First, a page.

Last Week in Security is a summary of the interesting cybersecurity news, techniques, tools and exploits from the previous week. This post covers 2020-11-02 to 2020-11-09.
- Live off the Land? How About Bringing Your Own Island? An Overview of UNC1945. Linux based APTs don't get much attention, and APTs that target Solaris, even less - until now. Mandiant exposes all the tricks of an APT group that used a Solaris SSH 0day for initial access, and deployed quite a suite of tools (including an entire QEMU VM) once in the network.
- Raspberry Pi 400 launched. This new Raspberry Pi introduces a new form factor, the computer-as-a-keyboard. A new board incorporates the Raspberry Pi 4 (4GB) into a small keyboard. One notable change is a slightly updated processor with a 1.8 GHz quad-core ARMv8 chip (vs 1.5 GHz in the standard 4), and a massive heatsink to keep it from overheating. With its ability to run dual 4k displays, this portable computer could be perfect for students or anyone who needs a basic computing environment. I am also interested to see it being used as a thin client device.
- Chrome Root Program. Chrome will start shipping its own root Certification Authorities (CA) store instead of relying on the operating system's CA store. Mozilla already does this in Firefox, and it will present challenges to enterprises that deploy their own root CAs for HTTPS interception or other purposes.
- Cyber ActorsTarget Misconfigured SonarQube Instances to Access Proprietary Source Code of US Government Agencies and Businesses. The FBI reveals that threat actors have stolen private and US Government source code due to misconfigurations in SonarQube instances. This is a great example of why having a government backdoor "only for the good guys" is a terrible idea.
- Cobalt Strike 4.2 – Everything but the kitchen sink details the improvements in the most recent release of the commercial red team tool. Many are welcome quality of life additions (better key logging and screenshot support), but there is also good low level improvements for in-memory evasion and templates for artifacts the the named-pipe beacon uses to communicate with post-exploitation jobs. ThreatExpress has the latest malleable C2 additions documented nicely.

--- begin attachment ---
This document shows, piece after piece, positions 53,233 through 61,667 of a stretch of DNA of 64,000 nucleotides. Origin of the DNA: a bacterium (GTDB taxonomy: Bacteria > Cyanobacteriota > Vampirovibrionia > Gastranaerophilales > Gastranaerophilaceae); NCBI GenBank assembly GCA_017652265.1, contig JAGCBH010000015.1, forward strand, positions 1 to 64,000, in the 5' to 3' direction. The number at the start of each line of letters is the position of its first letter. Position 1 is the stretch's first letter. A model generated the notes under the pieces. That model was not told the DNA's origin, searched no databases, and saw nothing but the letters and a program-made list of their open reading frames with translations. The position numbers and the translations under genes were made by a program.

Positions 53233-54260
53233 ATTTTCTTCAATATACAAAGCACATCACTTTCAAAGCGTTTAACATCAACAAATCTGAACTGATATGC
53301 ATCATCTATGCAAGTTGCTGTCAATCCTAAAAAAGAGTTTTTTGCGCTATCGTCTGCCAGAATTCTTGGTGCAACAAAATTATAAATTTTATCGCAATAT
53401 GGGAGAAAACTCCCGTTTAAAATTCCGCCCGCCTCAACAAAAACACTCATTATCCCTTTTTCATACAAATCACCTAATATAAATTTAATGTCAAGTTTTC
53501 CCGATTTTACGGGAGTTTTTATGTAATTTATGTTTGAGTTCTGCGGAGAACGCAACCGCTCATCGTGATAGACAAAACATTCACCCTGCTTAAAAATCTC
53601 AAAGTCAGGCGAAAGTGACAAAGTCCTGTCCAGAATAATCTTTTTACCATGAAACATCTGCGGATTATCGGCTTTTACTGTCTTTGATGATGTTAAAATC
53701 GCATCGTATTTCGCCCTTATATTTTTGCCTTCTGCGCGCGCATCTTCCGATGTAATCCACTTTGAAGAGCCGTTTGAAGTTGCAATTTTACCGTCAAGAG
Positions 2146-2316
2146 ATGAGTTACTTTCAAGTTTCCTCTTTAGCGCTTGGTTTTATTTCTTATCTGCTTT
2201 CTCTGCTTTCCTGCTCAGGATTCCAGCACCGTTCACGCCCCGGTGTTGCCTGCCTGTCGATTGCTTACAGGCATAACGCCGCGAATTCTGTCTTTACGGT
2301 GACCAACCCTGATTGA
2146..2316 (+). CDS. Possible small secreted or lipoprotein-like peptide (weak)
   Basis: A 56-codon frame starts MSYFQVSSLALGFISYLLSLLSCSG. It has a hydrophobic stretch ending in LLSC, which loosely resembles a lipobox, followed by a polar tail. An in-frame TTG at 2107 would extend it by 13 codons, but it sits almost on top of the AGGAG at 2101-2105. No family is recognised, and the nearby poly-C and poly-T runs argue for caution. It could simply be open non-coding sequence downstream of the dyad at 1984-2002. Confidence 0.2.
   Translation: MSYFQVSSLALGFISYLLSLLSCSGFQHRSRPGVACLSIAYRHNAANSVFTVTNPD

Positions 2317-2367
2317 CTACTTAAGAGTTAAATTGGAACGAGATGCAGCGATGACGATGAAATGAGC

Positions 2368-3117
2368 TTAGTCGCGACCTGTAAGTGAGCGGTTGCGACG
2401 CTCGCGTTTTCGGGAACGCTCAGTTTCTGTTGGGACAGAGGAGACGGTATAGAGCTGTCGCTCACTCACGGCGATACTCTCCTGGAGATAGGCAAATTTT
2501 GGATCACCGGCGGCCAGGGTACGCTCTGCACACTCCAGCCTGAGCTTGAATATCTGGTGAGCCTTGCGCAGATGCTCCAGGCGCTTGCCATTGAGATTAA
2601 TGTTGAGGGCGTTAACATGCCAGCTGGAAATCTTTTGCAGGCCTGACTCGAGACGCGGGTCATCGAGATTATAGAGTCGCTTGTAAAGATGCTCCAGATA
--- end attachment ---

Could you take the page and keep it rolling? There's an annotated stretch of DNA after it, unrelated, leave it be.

- Malware development part 5. This is a continuation of a great series on malware (or red team tool) development. This one covers parent PID spoofing, process protection, environmental keying and bruteforce decryption of malware data and configuration.
- Traditional Signature Based Antivirus Evasion Tests. Simple string manipulation is good enough to get a ~50% reduction in detections on virus total. Not bad.
- Resourceful macOS Malware Hides in Named Fork. Named Forks are the alternate data streams (ADS) of the macOS world, and just like ADSs on Windows, they will be abused by malware to hide payloads. This post shows the full chain from download to execution. The helpful icons for gatekeeper bypass could prove useful for your next macOS phishing engagement.
- Sharing the Myth. Apfell became Mythic a few months ago, and it is an impressive framework. This post shows how it is architected and introduced a C# agent called Apollo.
- Privileged arbitrary file read (CVE-2020-16938) with The Sleuth Kit. This regression in Windows 10 2004 allows any user to access any file on the system, but only via raw NTFS. 7zip was used in the original PoC, and a native PoC exists, but this post shows how to "exploit" this bug using The Sleuth Kit binaries.